Seidl criticises Haas-Ferrari relationship amid ‘white Ferrari’ claims

Haas' 2022 car has been labelled the "white Ferrari" having taken a large number of parts from the Scuderia.

McLaren team principal Andreas Seidl has expressed concerns over the relationship Haas have with Ferrari, claiming that it is “not what F1 should be.”

When Haas entered Formula 1 in 2016, they bought as many parts as they were allowed to under the regulations from Ferrari, which included aerodynamic parts as well as their engine and gearbox.

It helped Romain Grosjean to three points finishes in the first four races of the year, before the team were eventually out-developed by those around them and they managed only two more in the rest of the season.

It facilitates an environment in which Ferrari can use a lesser team to collect potentially crucial data and use them as a feeder team to nurture the next generation of talent.

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It also helps a team like Haas climb up the midfield order, and Kevin Magnussen’s fifth-placed finish in Bahrain exemplified the progress the Banbury outfit have made since the beginning of 2021 when they decided to dedicate the majority of their time to this year’s car under the new technical regulations.

Seidl stated that he did not want to go into the particulars of the partnership Ferrari hold with Haas, but insisted that he disagrees with a team’s ability to simply buy effective parts from another constructor instead of designing and making them themselves.

“First of all, everyone in the team is very busy with our own car this week, so I can’t talk specifically about Haas and Ferrari,” Seidl said.

“But it’s no secret that, in general, these relationships that exist within the regulations, as they are established, concern us.

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“Our point of view is that in the future we have to make sure that Formula 1 is a championship between 10, 11 or 12 real manufacturers.”

The German takes issue with the fact that one team on the grid can have a tangible influence on a rival team, suggesting that it goes against the spirit of the sport.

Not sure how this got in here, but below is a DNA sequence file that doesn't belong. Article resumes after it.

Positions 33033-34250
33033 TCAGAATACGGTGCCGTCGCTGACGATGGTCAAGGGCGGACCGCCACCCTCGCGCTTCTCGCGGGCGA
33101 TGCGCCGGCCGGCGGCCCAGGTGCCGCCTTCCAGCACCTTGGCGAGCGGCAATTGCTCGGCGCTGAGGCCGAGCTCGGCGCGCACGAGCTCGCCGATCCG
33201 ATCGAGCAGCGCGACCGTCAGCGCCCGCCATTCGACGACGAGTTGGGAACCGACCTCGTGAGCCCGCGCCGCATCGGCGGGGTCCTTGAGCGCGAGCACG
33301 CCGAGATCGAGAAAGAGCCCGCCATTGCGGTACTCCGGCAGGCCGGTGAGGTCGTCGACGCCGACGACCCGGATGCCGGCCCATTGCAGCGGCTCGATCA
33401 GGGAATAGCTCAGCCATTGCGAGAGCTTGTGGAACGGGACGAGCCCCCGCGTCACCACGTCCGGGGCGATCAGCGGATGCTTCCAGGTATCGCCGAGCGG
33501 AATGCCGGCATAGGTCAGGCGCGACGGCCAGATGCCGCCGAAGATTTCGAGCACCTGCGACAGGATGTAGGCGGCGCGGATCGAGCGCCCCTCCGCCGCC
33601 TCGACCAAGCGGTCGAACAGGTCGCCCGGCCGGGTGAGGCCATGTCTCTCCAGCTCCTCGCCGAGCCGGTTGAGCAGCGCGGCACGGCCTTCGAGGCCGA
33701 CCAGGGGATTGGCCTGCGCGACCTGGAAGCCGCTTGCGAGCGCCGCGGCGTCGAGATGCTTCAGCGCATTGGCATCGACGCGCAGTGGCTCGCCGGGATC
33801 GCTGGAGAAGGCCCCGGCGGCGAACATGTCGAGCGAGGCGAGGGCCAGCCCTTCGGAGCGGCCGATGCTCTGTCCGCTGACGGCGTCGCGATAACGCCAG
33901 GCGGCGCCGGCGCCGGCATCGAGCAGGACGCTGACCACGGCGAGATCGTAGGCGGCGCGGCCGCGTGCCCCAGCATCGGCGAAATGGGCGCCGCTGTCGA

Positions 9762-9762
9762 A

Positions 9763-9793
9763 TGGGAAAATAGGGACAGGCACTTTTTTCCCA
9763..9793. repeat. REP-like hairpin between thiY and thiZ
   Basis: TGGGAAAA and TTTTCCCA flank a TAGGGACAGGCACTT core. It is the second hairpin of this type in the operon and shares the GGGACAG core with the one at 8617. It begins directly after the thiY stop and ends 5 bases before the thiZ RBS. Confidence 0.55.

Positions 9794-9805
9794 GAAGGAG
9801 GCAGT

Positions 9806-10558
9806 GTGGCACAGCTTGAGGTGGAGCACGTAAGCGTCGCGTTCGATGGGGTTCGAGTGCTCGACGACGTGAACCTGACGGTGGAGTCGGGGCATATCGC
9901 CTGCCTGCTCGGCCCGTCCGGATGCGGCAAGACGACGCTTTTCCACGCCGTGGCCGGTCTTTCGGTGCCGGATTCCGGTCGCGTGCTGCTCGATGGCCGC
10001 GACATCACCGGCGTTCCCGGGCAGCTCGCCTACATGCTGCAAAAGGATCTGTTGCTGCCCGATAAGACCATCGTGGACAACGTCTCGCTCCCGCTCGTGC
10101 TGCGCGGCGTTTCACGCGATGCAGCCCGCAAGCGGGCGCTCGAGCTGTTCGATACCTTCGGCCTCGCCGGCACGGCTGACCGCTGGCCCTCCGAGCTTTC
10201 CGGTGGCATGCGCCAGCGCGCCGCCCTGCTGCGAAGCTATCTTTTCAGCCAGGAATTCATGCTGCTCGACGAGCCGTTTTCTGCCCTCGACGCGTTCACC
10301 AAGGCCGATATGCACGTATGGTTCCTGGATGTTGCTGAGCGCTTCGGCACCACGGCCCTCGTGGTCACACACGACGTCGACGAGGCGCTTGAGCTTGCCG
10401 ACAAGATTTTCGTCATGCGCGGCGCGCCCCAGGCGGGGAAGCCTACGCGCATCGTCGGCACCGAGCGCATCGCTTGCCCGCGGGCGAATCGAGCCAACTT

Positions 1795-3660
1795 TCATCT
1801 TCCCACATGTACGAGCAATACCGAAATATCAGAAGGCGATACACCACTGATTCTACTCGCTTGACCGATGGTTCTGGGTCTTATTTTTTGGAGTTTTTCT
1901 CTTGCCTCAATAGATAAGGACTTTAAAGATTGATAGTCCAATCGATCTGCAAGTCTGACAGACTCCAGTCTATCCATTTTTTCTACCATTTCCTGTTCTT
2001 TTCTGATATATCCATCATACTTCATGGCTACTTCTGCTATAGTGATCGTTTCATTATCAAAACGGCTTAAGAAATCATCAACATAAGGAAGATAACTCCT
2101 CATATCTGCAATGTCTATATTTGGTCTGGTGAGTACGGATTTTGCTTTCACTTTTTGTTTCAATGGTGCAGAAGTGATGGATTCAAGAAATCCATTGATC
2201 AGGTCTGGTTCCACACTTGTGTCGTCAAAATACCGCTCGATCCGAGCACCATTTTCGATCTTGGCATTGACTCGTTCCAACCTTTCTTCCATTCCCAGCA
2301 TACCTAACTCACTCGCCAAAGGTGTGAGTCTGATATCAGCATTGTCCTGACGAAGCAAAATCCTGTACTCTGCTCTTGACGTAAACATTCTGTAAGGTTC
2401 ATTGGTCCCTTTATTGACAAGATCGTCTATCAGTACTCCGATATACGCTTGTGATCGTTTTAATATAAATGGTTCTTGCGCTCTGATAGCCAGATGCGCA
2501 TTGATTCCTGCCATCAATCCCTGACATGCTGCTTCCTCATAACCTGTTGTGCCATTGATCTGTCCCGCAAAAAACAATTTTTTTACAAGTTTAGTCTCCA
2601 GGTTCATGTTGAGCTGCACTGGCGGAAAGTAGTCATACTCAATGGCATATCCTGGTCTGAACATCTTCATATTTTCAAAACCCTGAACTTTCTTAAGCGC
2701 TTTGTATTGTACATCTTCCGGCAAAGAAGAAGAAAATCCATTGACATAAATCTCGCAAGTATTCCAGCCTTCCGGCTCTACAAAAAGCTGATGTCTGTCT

“From our point of view, F1 should be a championship with so many teams in which the only thing that is allowed to share is the power unit and the gearbox. The rest you have to do,” he explained.

“We know that the moment you go further, there is clearly a change or a transfer of intellectual property, which directly modifies the performance of the car. And that’s not what F1 should be.

“That is why we continually raise this issue with other teams that have the same fears.

“That is why we are in dialogue with the FIA ​​and I hope that at some point we will take a step forward. Because understanding that monitoring, or rather setting a limit, is also a task.

“That’s why the easiest and most effective way to move forward is to have a clear limit on what can be shared.”

Racing Point, now known as Aston Martin, were involved in a colossal dispute with several other teams on the grid in 2020 when they appeared to copy Mercedes’ design from the previous season.

Lawrence Stroll’s team were fined 400,000 euros when they were found to have transgressed the regulations by copying the intricate parts of another team’s car.

Otmar Szaufnauer is now team principal at Alpine having worked for the Aston Martin team for 12 years under various different guises, from Force India, to Racing Point Force India, Racing Point and then the iconic Aston Martin brand.

He highlighted the jeopardies behind mechanics and engineers working out of the same wind tunnel as Aston Martin and Mercedes do.

“The concern is that those who share wind tunnels can have a coffee together,” he said in an interview on F1 TV.

“And especially if they are colleagues and say over coffee: ‘How did you do with the last floor you tried?’ ‘Don’t go in that direction, it’s not very good.’”

The Romanian American emphasises that these backroom dealings never took place during his time at the Silverstone team, but maintains that this eventuality is very possible between two teams that share the same space.

“Of course it didn’t happen at Aston/Mercedes because we had robust processes and there was no coffee between our respective aerodynamicists,” he added.

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“But that could happen if the aerodynamicists live in the same place, use the same tunnel, use the same canteen. miles down the road, it didn’t happen.

“We were lucky enough to use a wind tunnel on the weekends, and Mercedes did it during the week. The aerodynamicists couldn’t even see each other.”

Just as Racing Point’s car was labelled the “pink Mercedes” in 2020, Haas have earned the nickname “white Ferrari” due to their car’s resemblance to the Ferrari, something that team principal Guenther Steiner has called “ridiculous.”